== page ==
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Death toll from al Shabaab attack rises to 147

An injured student arrives at Kenyatta National Hospital in Nairobi.
An injured student arrives at Kenyatta National Hospital in Nairobi. AFP

Militants from Somalia's al Qaeda-linked al Shabaab group killed at least 147 people after storming a university campus in northeast Kenya on Thursday, the country’s disaster response agency said.


The Kenya National Disaster Operation Centre wrote on its official Twitter feed: “147 fatalities confirmed in the Garissa Attack. Plans are under way to evacuate students and other affected persons.”

The interior ministry said that most of those killed were students but two police officers, one soldier and two guards also died in the siege.

Kenya's interior cabinet secretary, Joseph Nkaissery, said the four al Shabaab gunmen had strapped themselves with explosives. When Kenyan officers shot them, the attackers exploded “like bombs” and the resulting shrapnel injured the police officers.

Survivors described a harrowing scene in which people were mercilessly gunned down and bullets whistled through the air as they ran for their lives at Garissa University College, which lies near the Somali border.

Al Shabaab said earlier that it had released Muslims while killing some Christians and taking others hostage.

"We sorted people out and released the Muslims," Sheikh Abdiasis Abu Musab, al Shabaab's military operations spokesman, told Reuters.

"There are many dead bodies of Christians inside the building. We are also holding many Christians alive. Fighting still goes on inside the college."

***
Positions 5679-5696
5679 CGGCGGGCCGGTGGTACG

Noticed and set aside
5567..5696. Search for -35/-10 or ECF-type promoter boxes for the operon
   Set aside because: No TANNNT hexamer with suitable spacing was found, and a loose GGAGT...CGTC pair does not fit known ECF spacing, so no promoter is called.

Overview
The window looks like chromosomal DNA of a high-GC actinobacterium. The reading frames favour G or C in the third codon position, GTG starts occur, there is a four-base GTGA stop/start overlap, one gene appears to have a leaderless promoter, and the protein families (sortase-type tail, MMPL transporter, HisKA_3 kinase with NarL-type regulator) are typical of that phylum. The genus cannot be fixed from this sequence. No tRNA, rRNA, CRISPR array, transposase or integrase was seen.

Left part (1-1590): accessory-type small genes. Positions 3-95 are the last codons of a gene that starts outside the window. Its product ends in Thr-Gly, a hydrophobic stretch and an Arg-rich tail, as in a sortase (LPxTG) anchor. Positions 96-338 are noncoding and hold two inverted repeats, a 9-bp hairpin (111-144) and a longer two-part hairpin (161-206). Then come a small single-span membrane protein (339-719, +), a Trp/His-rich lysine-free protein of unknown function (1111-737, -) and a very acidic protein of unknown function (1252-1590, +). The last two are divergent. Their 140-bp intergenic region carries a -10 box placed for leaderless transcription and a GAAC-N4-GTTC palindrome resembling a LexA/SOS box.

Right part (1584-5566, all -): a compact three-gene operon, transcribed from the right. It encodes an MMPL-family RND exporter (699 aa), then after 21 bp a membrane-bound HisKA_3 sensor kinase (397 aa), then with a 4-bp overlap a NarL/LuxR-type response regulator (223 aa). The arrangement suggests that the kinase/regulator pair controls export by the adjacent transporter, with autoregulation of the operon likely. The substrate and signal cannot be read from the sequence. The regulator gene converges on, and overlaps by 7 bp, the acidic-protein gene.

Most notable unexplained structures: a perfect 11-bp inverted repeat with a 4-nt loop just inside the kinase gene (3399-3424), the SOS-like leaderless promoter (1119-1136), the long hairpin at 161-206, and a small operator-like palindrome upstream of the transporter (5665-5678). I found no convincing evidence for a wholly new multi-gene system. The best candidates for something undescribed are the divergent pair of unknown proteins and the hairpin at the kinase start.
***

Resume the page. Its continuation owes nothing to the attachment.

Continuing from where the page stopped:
Students flee carnage

Terrified students were seen streaming out of the campus buildings, some young men shirtless, as arriving police officers hunkered down, taking cover.

Collins Wetangula, the vice chairman of the student union, told AP he was preparing to take a shower when he heard gunshots coming from a neighbouring student residence.

When he heard the gunshots he locked himself and three roommates in their room.

“All I could hear were footsteps and gunshots,” he said. “The gunmen were saying ‘We are al Shabaab’.”

Wetangula described how he heard the gunmen opening doors and asking if the people who had hidden inside whether they were Muslims or Christians.

“If you were a Christian you were shot on the spot,” he said. “With each blast of the gun I thought I was going to die."

Augustine Alanga, a 21-year-old student, described a panicked scene as gunshots rang out outside their dormitory in the pre-dawn hours when most people were asleep.

The shooting became more intense almost immediately, with the heavy gunfire forcing some students to stay indoors as others fled with gunmen firing at them.

"I am just now recovering from the pain as I injured myself while trying to escape. I was running barefoot,'' said Alanga, who was one of scores of students who managed to escape through barbed-wire fencing.

The gunmen opened fire triggering a “fierce shootout'” with the police guarding student dorms, Kenya's National Police Service said in a written statement.

Kenya's northern and eastern regions, which are near the Somali border, have suffered many attacks blamed on al Shabaab.

The Islamist group has vowed retribution on Kenya for sending troops into Somalia to fight its militants. Kenya sent troops in 2011 to fight al Shabaab following a series of cross-border attacks.

Al Shabaab has carried out several attacks in Garissa and across Kenya in the past, including the 2013 attack on the upscale Westgate shopping mall in the capital Nairobi.



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